View up the stairs through a tunnel
 

“You can get a wax.” She rubs the stubbly black fuzz on my calves, nodding. “A little long.” “Yeah, I know. It’s been cold.” I feel the need to defend myself to the woman painting my toenails. Suddenly my mother has somehow teleported herself into the salon, kneeling at my feet, reminding me that I’ll never be doing it quite right. I look down. The hair is long on my legs. I could braid it. French braid my armpit hair too, but I’m wearing a sweater, so she’ll never know. The guy waiting for his … Continue reading Shop of the Heart by Cynthia L. Singerman

Cat Ladies by Paula Spurlin Paige

Black and white cat on its back
 

It was a sticky, overcast August day in the Connecticut River Valley, and it was going to be a heavy one. Already, at 9:00 in the morning, Ed was poking his head into a series of little rooms upstairs in Elsie’s old Colonial, looking for the bathroom, only to find each room occupied by a resident cat, or two. Gray and white cats, tabbies, a Maine coon, and a black one whose white mustache made him think of Charlie Chaplin in reverse. Finally, he located the bathroom, where he inspected the toilet, which hadn’t flushed … Continue reading Cat Ladies by Paula Spurlin Paige

Of Cars, Lucille Ball and Dogged Determination by Erika Raskin


 

The quarterly meeting of Streetlight’s editorial staff had just ended. It was a particularly uplifting one. It’s incredibly gratifying to be part of a team that is committed to ushering art into the world. We tackled tech concerns, mapped out the spring issue and welcomed the gifted Deborah Kelly as the new associate editor. Assignments in hand, I’d said my goodbyes and left Elizabeth Meade Howard’s beautiful home. Filled with light, paintings and photography (including an autographed black and white of Lucille Ball, my soul-sister), just being in the art editor’s house is kind of … Continue reading Of Cars, Lucille Ball and Dogged Determination by Erika Raskin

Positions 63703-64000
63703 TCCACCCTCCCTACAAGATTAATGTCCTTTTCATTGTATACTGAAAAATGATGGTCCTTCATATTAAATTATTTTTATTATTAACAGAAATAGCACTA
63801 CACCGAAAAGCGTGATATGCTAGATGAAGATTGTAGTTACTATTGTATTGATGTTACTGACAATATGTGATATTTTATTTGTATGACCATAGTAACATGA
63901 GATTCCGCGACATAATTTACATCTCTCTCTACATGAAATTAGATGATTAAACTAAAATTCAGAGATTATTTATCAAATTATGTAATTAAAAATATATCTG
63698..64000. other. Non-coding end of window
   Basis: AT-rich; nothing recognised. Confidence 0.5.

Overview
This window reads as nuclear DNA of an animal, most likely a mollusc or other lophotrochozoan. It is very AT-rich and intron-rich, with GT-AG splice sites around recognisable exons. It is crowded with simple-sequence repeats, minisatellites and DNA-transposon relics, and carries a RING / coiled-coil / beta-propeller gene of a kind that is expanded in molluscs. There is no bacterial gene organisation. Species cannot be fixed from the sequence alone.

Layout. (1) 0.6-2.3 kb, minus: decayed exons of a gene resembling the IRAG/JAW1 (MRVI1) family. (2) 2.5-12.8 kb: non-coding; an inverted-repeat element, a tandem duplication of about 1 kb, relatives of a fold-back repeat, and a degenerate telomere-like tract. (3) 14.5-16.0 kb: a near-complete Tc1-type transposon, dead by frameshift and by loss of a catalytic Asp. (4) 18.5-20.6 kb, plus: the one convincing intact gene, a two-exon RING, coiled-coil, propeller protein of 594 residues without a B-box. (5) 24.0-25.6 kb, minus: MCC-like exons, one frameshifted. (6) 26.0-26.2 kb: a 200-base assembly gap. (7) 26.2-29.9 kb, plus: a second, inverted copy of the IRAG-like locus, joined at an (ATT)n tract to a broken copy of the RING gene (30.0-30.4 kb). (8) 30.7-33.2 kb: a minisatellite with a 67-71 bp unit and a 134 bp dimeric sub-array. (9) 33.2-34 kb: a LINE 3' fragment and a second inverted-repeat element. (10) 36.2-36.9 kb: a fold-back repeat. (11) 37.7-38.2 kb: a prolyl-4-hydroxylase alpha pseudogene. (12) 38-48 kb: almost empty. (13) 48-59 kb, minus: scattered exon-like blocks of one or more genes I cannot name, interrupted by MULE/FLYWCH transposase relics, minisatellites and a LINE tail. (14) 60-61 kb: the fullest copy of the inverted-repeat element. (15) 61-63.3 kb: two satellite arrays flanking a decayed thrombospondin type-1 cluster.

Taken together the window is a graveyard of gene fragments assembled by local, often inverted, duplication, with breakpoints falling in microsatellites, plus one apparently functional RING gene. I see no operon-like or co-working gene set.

A Look and a Voice by William Cass

Aerial view of road and buildings coated with snow
 

Doris said, “Seems like it might snow. First of the season.” She turned from where she stood in front of the kitchen window and looked at Martin. He was sitting at the table holding a nearly full glass of milk. He regarded her with a blank stare. They’d been married for forty-six years. She said, “Well, what do you think about that?” Martin shrugged. The mid-morning light in the room was dim. He stood up, went to the sink, poured out the milk, rinsed the glass, and put it in the dishwasher. Then he turned … Continue reading A Look and a Voice by William Cass

The Last Time by Kathleen McKitty Harris

Shadowy figures walking into twilight sky
 

Last month, as we celebrated our daughter’s 17th birthday, it struck me that we would enjoy only one more birthday celebration together as a family unit before she heads off to college. Her birthday falls in October, and after next year, she’ll be in Boston or DC or Iowa or God knows where, taking poli sci classes in her fall semester, drinking cheap beer and making magnificent mistakes—and figuring out who she was born to be. After so many years of princess birthday cakes and streamers and sweet 16 party carpools, the realization was stunning. … Continue reading The Last Time by Kathleen McKitty Harris